{ subscribe_url: '/share/sites/library-of-congress-blogs/law.php' }

An Interview with Sayuri Umeda, Foreign Law Specialist

This week’s interview is with Sayuri Umeda, Foreign Law Specialist in our Global Legal Research Center.

Describe your background.

I joined the Directorate of Legal Research (which was renamed as the Global Legal Research Center in 2010) of the Law Library in 2001.  I used to have only two (or three, depending on how we count the two Koreas) country jurisdictions (Japan and Korea), but started to cover former French Indochina, Thailand, and Myanmar in 2010.  I am from Japan and speak Japanese.

What is your academic/professional history?

I earned a LL.B. degree from Chuo University in Tokyo Japan.  I then passed the Japanese Bar exam, went through two years of legal training, and became a registered attorney in Japan.  I practiced law in Japan before I came to the U.S. to be enrolled in the LL.M. program at the George Washington University Law School.   I earned a LL.M. from there in 1997, passed the New York Bar, and was registered as an attorney in New York in 1998.  I interned at the office of the Honorable Randall A. Rader (currently Chief Judge of the Court of Appeals for the Federal Circuit) in 1997-98.  After the internship, I worked in various legal roles, mainly in the intellectual property law area.  I also worked at an IP firm in Washington, DC.

How would you describe your job to other people?

I think my colleague, Edith Palmer, offered an excellent explanation of our job in her interview.

Why did you want to work at the Law Library?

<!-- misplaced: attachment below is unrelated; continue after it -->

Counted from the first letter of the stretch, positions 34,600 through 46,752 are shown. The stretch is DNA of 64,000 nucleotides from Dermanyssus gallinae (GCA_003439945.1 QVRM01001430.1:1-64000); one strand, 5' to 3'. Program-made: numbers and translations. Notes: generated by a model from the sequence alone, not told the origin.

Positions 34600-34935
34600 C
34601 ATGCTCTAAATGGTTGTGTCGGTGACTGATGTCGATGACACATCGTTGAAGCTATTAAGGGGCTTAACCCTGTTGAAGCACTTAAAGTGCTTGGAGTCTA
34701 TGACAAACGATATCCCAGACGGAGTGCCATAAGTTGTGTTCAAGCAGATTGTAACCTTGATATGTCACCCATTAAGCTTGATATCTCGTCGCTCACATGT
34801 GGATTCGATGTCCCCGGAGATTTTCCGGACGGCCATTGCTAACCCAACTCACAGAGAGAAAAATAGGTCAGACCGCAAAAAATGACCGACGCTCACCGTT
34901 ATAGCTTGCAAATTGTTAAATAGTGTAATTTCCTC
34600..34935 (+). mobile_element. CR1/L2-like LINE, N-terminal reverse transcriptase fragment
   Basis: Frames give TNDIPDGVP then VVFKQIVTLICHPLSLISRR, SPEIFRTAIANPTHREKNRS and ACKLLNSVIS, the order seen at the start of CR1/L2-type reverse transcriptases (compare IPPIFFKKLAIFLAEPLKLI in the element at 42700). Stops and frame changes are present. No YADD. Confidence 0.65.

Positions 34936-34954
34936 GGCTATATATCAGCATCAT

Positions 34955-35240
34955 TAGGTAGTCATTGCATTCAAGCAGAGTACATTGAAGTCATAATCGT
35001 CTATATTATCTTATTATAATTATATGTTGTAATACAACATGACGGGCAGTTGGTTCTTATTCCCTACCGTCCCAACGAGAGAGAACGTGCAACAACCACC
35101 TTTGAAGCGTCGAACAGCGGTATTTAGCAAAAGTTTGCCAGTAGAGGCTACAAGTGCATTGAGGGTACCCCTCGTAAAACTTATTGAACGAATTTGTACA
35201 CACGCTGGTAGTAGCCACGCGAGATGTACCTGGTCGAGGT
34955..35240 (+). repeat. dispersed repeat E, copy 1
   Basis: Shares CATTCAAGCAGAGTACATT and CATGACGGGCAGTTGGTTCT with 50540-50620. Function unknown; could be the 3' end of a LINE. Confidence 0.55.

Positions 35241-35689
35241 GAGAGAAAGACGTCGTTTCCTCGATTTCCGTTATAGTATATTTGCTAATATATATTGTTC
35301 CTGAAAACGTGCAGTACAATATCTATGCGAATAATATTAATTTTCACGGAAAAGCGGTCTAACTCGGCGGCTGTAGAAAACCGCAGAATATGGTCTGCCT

I had not planned to have a legal career in the United States.  Instead, I came to the U.S. to study U.S. law to better serve clients in Japan.  But I ended up staying in the U.S. after graduation from the GWU Law School.  However, I realized that I was not prepared for the U.S. legal job market, and there were not many places to utilize my unique assets (Japanese language skills, knowledge of Japanese law and society, connection with Japanese jurists, etc.).  The Law Library was the ideal place for me to use my skills and knowledge.  In addition, I love to talk about Japan and Japanese law, and now it is my job.

What is the most interesting fact you’ve learned about the Law Library?

I really care about the Japanese collections of the Law Library.  I sometimes walk around the stacks and check the collections.  We hold some books and materials that are hard to find in Japan – many of them were taken by the Allied Forces during their occupation after WWII.  My most surprising discovery, so far, was the official gazette of Indonesia published during Japanese military rule during WWII.  There are only a few complete sets of this publication around the world, and the Law Library has a set.  (Main Title: Kan pō. Berita pemerintah.)

No Comments

Add a Comment

This blog is governed by the general rules of respectful civil discourse. You are fully responsible for everything that you post. The content of all comments is released into the public domain unless clearly stated otherwise. The Library of Congress does not control the content posted. Nevertheless, the Library of Congress may monitor any user-generated content as it chooses and reserves the right to remove content for any reason whatever, without consent. Gratuitous links to sites are viewed as spam and may result in removed comments. We further reserve the right, in our sole discretion, to remove a user's privilege to post content on the Library site. Read our Comment and Posting Policy.

Required fields are indicated with an * asterisk.